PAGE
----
TAMEKA Yallop has gone about her business with efficiency and class at the Tokyo 2020 Women’s Football Tournament to date, excelling as one of the Matildas’ star performers in a variety of roles.
And now, as Tony Gustavsson faces a selection dilemma for Australia’s bronze medal match against United States on Thursday night, Yallop could prove the key for the Matildas boss as he looks to select his strongest starting XI in the absence of suspended superstar Ellie Carpenter.
Yallop has played alongside Emily van Egmond in the centre of the park for three of Australia’s Olympic fixtures, but with Chloe Logarzo’s inclusion from the start in Monday night’s Semi Final clash with Sweden, Yallop shifted to wing-back for the second time at Tokyo 2020 to offer support to Steph Catley placed on the left of a back three.
Her service in an unfamiliar position was phenomenal. In 69 minutes Yallop laid 31 passes at 83.9% accuracy, made three tackles, nine ball recoveries and engaged in nine duels, whilst creating one chance and firing one shot on goal in attack.
Yallop showed no signs of fatigue after playing 120 minutes in the Matildas’ 4-3 Quarter Final triumph over Great Britain on Friday night. If the Matildas weapon can back it up again against United States on Thursday night, Gustavsson can elect to keep her on the left flank, or return Yallop to central midfield depending on where he sees her making the biggest impact.
It’s this versatility that could open the door for Yallop’s fellow 2020/21 W-League stars to step forward and play important roles in other areas for the Matildas come Thursday night.
Traditional wing-backs Catley and Carpenter featured on either side of Alanna Kennedy in the back three against Sweden, but Carpenter’s red card in the dying embers of Australia’s Semi Final defeat will force Gustavsson to rejig his settled defence.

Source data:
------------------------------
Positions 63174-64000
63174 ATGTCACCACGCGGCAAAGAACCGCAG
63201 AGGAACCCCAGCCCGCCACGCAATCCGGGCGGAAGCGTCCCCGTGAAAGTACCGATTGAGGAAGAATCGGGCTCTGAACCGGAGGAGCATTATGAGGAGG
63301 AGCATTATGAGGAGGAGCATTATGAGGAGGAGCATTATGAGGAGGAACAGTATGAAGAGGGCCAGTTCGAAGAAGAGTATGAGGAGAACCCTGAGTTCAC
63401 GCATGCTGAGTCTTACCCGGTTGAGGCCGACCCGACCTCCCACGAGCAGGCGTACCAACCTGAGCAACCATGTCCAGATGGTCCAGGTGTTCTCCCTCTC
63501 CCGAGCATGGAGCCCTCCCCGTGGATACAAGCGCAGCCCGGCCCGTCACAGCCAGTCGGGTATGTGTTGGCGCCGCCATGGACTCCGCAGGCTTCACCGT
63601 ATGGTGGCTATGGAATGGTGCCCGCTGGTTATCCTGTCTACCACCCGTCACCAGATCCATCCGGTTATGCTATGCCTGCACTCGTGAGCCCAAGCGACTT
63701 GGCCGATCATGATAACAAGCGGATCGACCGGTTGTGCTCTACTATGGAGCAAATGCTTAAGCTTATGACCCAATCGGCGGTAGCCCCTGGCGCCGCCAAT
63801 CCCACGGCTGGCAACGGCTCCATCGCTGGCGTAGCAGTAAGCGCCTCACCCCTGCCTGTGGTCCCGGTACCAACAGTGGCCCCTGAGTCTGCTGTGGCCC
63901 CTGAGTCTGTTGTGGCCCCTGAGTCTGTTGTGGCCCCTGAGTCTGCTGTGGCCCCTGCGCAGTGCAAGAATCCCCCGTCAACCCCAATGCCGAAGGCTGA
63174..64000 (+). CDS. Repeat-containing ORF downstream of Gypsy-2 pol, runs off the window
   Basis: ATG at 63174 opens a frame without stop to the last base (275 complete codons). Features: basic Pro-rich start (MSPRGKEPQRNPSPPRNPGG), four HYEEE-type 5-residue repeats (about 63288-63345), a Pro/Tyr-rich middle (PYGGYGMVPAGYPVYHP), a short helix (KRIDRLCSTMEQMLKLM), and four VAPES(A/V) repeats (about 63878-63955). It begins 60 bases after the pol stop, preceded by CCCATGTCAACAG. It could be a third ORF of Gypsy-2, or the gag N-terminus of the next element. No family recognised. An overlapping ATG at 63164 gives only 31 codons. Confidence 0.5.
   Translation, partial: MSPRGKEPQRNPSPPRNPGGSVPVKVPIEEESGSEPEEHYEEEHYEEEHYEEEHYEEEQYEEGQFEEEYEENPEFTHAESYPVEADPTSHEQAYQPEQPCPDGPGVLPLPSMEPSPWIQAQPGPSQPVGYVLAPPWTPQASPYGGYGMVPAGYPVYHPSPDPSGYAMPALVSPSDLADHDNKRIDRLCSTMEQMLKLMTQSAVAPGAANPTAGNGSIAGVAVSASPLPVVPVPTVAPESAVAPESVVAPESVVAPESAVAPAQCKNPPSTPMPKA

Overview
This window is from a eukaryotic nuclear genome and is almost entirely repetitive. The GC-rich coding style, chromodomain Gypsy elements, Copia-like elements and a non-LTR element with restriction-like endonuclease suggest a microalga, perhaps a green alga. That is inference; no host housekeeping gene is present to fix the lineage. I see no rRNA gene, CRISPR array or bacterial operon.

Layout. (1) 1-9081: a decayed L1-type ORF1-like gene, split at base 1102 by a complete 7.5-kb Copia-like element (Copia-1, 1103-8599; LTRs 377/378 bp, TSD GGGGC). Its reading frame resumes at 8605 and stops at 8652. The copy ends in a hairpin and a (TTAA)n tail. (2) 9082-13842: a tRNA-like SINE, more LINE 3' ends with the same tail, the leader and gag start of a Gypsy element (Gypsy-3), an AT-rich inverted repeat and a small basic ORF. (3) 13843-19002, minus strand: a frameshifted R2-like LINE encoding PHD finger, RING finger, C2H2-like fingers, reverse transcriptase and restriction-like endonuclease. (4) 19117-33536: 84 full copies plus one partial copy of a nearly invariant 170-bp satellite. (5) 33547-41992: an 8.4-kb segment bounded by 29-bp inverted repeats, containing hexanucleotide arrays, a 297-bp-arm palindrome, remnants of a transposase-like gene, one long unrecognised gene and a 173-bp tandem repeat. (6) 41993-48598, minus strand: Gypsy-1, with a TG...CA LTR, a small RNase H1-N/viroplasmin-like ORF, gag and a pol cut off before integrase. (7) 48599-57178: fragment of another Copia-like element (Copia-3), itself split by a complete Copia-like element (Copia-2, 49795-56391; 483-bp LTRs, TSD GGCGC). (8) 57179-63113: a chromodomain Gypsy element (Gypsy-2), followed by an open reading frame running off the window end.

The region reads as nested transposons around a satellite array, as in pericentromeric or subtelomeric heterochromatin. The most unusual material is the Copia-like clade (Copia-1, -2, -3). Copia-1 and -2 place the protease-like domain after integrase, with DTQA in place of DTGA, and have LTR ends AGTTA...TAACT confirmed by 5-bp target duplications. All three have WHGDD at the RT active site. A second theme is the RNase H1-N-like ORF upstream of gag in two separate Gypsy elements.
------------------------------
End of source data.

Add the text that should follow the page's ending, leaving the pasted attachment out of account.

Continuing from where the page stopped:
The Matildas boss has a ready-made defensive leader in Clare Polkinghorne to bring off his bench, who started all three group fixtures before making way for Kennedy in the knockout phase.
Gustavsson elected to bring Polkinghorne on against Sweden ahead of Aivi Luik – who has made three starts in central defence at Tokyo 2020 – to plug the gap in the back three, as Yallop came off and Catley moved into left wing-back. In Carpenter’s absence, Polkinghorne will be right in contention to slot into one of three central defensive roles in the bronze medal match.
Joining Polkinghorne in pressing Gustavsson for more minutes in the United States clash are fellow W-League stars of 2020/21 Emily Gielnik and Kyra Cooney-Cross, who have both received consistent minutes off the bench to date at Tokyo 2020.
Melbourne Victory starlet Cooney-Cross has featured in all five games to date, with her longest substitute cameo lasting 28 minutes. Her minimal workload has the Matildas teen raring for action should Gustavsson choose to unleash Cooney-Cross in a midfield role from the start, but after making five-consecutive substitute appearances after the hour mark it’s likely we’ll see more of the same when the bronze medal goes on the line on Thursday night.
Gielnik has accompanied Cooney-Cross in coming off the bench in all five of Australia’s Tokyo 2020 fixtures, but Gustavsson is yet to introduce the 2020/21 W-League Golden Boot winner before the 80-minute mark in any game so far.
With tiring legs and the searing Tokyo heat becoming more of a factor as the Women’s Football Tournament progresses into its final stage, watch on with intent as the fresh-legged Gielnik looks to expend her largely untapped energy against a wearying United States defence in the latter stages of Thursday night’s bronze medal match.